In late 1964, Mr. Lord moved to the West Coast, dividing his time between the Spencer Ranch outside of Tucson, Arizona and his studio in Malibu, California, Big Sur and the Trident club in Sausalito California.   Mr. Lord entered into a new chapter of his life. He began looking at his work critically and destroyed several hundred paintings and drawings. He began collecting cars and motorcycles spending most of his time working on his car collection and motorcycle collection. He created many drawings of cars at speed. These became very personal works and related to a new style of discovery. He  drove across country in four days in one of his collector cars, an Austin Healey 100 mark 4S, one of only 50 made,. Lord moved to a farm in the outside of Washington DC in Fredericksburg Virginia where he began work on new series of paintings, to be exhibited in Paris. Mr. Lord traveled to England on board the SS United States one of the last luxury liners to cross the Atlantic. He spent time in London,  England  looking for cars.
 Mr. Lord exhibited his work in Paris in the fall of 1966.  While in Paris, he met Salvador Dali, spending nights doing the Paris scene with Dali.  Mr. Lord purchased an Aston Martin DB 4GT from the ex-president of Simca Corporation, bringing the car back to the United States aboard the German ocean liner Brennan. He arrived in New York City in the winter of 1966.

 1967.

1967 to 1969 Mr. Lord worked as a fashion photographer in New York City.
 He moved permanently to California at the end of 1969 where he has been living since, working as a photographer and artist. He has held exhibits of his paintings and photography in California. He worked in the camera departments at Universal Studios, and the Burbank Studios. Trained as a director of photography, he was being groomed as a color coordinator by the renowned Robert Bauer who worked at Universal Studios under Lew Wasserman.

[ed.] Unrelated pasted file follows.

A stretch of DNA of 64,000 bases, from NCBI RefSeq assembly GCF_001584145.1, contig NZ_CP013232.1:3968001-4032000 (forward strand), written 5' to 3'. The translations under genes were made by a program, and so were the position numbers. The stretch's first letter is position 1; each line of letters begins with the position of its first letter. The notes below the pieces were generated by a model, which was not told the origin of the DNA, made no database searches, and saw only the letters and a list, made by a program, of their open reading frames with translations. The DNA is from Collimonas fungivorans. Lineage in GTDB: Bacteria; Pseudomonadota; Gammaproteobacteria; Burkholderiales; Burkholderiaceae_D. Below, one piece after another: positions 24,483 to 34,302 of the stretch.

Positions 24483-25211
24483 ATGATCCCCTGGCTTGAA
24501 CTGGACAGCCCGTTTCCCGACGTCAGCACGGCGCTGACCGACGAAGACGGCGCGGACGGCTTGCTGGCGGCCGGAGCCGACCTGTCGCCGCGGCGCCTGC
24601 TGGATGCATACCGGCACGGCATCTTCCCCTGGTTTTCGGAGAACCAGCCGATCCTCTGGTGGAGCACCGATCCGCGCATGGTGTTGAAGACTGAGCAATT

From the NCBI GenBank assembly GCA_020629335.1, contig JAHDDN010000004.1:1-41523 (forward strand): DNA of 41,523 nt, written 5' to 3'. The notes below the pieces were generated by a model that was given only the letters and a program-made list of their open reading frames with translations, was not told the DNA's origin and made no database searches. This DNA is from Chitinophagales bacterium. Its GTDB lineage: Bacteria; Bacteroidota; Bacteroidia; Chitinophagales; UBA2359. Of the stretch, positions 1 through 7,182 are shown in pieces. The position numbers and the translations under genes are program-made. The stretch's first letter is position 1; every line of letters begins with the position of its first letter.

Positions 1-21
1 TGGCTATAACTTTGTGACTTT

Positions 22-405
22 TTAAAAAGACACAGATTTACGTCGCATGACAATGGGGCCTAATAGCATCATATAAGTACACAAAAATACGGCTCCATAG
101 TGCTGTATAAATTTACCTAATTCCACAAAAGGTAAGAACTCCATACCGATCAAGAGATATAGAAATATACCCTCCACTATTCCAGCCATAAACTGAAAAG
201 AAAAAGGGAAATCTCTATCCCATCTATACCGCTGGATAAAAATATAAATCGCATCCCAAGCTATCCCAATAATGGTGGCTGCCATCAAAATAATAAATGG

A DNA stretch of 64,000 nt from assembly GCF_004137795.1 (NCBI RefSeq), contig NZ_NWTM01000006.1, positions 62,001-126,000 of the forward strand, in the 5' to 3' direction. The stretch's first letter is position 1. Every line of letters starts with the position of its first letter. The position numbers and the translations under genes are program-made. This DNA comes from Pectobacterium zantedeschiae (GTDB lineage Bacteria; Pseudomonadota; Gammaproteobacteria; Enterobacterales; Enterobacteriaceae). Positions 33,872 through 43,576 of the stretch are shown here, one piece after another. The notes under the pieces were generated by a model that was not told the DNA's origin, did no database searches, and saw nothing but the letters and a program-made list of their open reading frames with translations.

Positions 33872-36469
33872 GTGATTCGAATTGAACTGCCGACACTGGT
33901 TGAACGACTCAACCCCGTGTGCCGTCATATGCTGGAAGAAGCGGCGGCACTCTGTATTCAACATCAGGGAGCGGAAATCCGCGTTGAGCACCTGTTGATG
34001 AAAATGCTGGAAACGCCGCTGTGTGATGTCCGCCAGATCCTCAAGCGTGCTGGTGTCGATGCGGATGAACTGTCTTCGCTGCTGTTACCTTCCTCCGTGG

8 comments:

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  2. Great work, Brian. Hope to see more.

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  3. I knew you back at Michael Fordyce's in Georgetown in the 60s. I've bounced around a bit too, especially Egypt and Europe. Now I make books, the last one about ancient Egyptian symbolism...Barbara and I discovered a lot of sources and meanings, and top Egyptologists seem to agree (jmeader.com). We live just north of the Golden Gate. Hope you're having a great life. art@jmeader.com
    Jonathan Meader

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    2. Jonathan What a trip? No I vaguely remember???? that no one I know ever talks about Michael fordyce? I'd love to talk to you further about the whole scene during the 60s. they are making a documentary movie about that period of time I'm going to give you my phone numbers let's try talking on the phone if possible I used to live in the Bay Area I had a studio in San Francisco and I lived up there in corta Madera/Mill Valley and I haven't been up there in awhile I'll tell you all about it when we speak on the phone? later thank you so much for commenting on this blog site, I very seldom check it My numbers are: Los Angeles (323 352 8916) (cell) 323 213 0655

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  4. Brian,
    Have been seeking some of the work you gave me and would be glad to share --- heard rumors of your passing and I assume they are greatly exaggerated!!
    call me if you still have my TN phone# or respond to this ---
    wishing you the best,
    iris (pat)

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    1. No - Brian, that is someone else! A flower by another name. I love it that you put a more complete bio on this page. It is terrific! I have been thinking about you for a couple days and will call you soon. I am well. Writing a novel and getting ready to do some paintings, but I broke my right hand a couple weeks ago, so recouping right now. Hope you are feeling well. I am looking forward to seeing you add some more paintings on this page - for posterity!